2. An Herbal Remedy: Mason jars and shot glasses double as handy dandy little herb keepers! Actually, anything that can hold water will work; I’m quite partial to the vintage sake cups I’ve collected over the years. The fact is, fresh herbs quickly wilt in the refrigerator, but dried herbs don’t add nearly the same level of flavor to a dish. Consequently, it’s nice to preserve the fresh ones as long as possible. We grow a garden full of herbs each spring, and I love going out to pick bunches of parsley, rosemary, basil, dill, you name it. That said, I hate wasting food and almost always manage to collect more than I have an immediate need for. When I can’t get through the entire selection in one meal, it’s great to know I can put the stalks in water and use them again throughout the week. It saves me from another trip to the garden or grocery store. Not to mention, they make for beautiful impromptu table adornments!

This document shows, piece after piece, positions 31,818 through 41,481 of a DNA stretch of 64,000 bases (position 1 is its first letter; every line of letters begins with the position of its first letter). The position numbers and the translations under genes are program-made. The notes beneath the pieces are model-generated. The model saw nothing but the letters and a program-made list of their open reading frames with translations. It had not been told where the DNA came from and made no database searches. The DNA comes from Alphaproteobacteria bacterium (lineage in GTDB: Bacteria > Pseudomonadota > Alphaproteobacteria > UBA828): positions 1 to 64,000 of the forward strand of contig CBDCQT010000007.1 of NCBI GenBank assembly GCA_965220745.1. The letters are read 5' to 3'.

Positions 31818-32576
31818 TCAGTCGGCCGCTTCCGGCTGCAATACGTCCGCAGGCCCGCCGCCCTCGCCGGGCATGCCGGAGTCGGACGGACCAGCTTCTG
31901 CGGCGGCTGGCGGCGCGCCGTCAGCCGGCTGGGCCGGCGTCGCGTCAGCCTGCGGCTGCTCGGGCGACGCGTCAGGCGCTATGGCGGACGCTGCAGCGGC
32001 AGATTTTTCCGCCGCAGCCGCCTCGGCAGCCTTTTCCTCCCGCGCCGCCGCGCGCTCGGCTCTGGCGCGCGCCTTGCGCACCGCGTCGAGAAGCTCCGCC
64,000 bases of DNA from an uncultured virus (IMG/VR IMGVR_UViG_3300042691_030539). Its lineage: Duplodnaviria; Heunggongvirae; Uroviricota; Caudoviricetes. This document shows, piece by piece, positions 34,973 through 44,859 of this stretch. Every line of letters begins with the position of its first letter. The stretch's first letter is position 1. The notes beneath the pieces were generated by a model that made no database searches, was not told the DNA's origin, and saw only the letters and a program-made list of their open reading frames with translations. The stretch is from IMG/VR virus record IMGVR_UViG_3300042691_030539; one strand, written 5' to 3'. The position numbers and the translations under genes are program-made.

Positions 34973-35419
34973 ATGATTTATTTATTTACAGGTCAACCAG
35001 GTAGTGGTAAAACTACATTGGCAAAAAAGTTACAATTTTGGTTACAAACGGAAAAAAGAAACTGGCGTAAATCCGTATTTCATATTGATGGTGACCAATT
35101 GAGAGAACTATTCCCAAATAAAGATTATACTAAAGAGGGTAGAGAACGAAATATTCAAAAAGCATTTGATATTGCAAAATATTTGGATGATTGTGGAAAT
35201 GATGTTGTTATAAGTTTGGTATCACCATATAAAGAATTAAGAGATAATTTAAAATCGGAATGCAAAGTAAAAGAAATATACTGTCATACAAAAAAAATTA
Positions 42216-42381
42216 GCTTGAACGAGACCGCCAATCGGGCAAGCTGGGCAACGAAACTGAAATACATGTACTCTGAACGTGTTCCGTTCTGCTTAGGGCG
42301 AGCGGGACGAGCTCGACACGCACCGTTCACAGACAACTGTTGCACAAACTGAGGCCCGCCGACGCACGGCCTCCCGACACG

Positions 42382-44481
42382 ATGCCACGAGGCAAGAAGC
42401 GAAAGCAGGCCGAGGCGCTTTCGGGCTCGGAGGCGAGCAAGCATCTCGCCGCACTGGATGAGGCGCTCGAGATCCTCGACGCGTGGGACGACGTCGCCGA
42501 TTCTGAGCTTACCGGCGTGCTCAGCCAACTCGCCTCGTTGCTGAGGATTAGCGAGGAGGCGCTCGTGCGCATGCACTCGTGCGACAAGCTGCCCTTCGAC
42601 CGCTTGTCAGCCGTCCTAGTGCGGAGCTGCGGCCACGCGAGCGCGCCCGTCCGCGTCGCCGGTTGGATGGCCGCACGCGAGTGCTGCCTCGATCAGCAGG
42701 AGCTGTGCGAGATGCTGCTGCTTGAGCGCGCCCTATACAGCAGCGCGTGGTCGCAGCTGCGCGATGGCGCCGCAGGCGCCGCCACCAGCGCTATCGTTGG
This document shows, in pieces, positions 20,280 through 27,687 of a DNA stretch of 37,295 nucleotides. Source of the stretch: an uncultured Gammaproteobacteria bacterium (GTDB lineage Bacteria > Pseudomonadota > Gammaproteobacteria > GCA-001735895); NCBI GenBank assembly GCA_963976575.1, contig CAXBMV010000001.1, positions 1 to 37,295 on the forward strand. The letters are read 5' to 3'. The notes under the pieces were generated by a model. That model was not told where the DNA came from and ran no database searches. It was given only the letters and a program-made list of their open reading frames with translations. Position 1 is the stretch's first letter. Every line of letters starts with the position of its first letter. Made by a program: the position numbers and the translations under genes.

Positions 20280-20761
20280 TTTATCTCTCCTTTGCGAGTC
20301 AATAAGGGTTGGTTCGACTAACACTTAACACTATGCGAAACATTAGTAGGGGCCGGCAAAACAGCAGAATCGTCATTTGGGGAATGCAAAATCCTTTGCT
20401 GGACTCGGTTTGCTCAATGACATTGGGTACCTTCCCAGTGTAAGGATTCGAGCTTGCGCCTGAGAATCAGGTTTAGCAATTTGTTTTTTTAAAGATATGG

3. A Watched Pot Still Boils: If you’re anything like me, you don’t have time to babysit boiling pasta… you’re too busy setting table, keeping your daughter from drawing on the wall, and shouting at your dog to stop chewing the library books. Oh wait, that’s me. Anyway, I recently discovered this really cool trick that keeps me from having to stand vigil, and I’m totally hooked. Once you’ve added your pasta to the water, place a wooden spoon across the top of the pot to prevent it from boiling over. It’s that simple! I was skeptical at first too, but it seriously works. I can’t believe I’ve spent so many years blowing on my pasta water as it threatened to spill over the sides of the pot, or racing back in to stop it from overflowing like a bad science experiment, when all I needed was a wooden spoon. Who knew?